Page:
Mitochondria ageing

John Guerin ba182 at LAFN.ORG
Wed Jul 17 21:48:12 EST 1996




There have been several references lately to mitochondria aging.  The 
authors might be interested in an article that appeared this year in 
Mechanisms of Ageing and Development entitled "Low fatty acid 
unsaturation protects against lipid peroxidation in liver mitochondria 
from long-lived species: the pigeon and human case" by R. Pamplona et al 
(V86 (1996) 53-66).  Following is the abstract:

Birds have a much higher maximum longevity (MLSP) than mammals of similar
metabolic rate.  Recent data showed that pigeon mitochondria produce
oxygen at a rate much slower than rat mitochondria, in spite of showing
similar levels of oxygen consumption (Free Rad. Res., 21 (1994) 317-328). 
Since oxidative damage from and to mitochondria seems important in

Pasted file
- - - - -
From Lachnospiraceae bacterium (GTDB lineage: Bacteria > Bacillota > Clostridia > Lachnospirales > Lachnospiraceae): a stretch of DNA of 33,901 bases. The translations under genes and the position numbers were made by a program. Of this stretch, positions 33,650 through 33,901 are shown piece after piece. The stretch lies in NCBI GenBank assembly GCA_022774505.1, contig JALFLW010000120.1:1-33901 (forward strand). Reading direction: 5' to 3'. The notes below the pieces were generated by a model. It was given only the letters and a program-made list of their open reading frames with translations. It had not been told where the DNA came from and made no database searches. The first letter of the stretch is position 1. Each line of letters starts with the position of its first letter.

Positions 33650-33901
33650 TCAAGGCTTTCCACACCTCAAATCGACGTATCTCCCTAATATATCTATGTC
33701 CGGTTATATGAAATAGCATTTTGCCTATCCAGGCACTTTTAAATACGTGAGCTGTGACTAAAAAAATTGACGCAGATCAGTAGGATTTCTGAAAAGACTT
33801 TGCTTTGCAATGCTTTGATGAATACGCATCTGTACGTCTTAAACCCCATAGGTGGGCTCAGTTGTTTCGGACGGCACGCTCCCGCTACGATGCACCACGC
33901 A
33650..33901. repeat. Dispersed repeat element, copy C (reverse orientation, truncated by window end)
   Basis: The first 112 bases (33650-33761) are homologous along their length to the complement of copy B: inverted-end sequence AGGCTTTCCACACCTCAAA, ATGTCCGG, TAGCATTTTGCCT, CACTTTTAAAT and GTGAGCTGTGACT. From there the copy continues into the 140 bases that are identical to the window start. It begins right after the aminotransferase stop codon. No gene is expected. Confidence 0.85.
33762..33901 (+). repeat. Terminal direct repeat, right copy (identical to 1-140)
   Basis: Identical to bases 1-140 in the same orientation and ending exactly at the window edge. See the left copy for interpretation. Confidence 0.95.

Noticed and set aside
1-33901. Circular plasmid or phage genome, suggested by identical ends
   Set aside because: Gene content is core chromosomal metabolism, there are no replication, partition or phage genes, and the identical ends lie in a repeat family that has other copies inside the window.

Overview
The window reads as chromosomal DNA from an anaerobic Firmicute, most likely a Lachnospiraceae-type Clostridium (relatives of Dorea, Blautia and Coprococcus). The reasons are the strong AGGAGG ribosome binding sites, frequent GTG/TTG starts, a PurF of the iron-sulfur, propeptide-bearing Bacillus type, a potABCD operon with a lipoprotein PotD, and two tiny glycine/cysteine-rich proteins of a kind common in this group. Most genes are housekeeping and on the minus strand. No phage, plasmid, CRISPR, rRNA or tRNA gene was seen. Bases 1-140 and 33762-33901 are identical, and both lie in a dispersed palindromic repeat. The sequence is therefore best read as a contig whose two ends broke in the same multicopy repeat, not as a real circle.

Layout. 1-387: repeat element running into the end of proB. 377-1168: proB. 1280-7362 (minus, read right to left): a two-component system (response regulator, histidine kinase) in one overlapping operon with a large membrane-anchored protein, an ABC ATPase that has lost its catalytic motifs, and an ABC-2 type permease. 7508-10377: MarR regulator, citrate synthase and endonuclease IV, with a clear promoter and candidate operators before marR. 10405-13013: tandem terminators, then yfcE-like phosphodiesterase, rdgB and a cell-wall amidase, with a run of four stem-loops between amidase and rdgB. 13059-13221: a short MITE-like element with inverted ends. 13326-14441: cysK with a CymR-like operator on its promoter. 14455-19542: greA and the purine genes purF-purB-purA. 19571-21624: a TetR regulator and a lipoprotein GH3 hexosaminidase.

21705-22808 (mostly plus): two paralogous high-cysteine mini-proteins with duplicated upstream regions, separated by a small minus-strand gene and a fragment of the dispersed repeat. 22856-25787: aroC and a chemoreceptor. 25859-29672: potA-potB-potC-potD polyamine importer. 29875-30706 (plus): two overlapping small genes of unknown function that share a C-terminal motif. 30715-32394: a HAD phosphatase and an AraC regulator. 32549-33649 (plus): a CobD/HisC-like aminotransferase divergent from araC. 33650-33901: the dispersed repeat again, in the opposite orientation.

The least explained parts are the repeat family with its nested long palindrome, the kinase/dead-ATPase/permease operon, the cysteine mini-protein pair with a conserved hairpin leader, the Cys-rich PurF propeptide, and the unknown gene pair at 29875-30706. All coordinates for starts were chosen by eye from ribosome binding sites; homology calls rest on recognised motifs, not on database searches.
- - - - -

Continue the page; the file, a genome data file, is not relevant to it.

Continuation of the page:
relation to aging and longevity, and mitochondrial membranes are situated
at the place where oxygen radicals are generated, we studied protein and
lipid peroxidation and fatty acid composition of the three main membrane
phospholipids of liver mitochondria from rats (MLSP = 4 years) and pigeons
(MLSP = 35 years).  It was found that pigeon mitochondria show lower
levels of fatty acid unsaturation than rat mitochondria in the three lipid
fractions, mainly due to a substitution of highly unsaturated fatty acids
(20:4 and 22:6) by linoleic acid (18:2), and that these mitochondria are
more resistant to lipid peroxidation.  Previous research has also obtained
exactly the same major difference in fatty acid composition in human
mitochondria when compared to those of rat.  Thus, present information
suggests that the liver mitochondrial membranes of especially long-lived
species show both a low level of free radical production and a low degree
of fatty acid unsaturation as important constitutive protective traits to
slow down aging. 

For further information, see the article.  Sincerely, John C. Guerin

--
John C. Guerin





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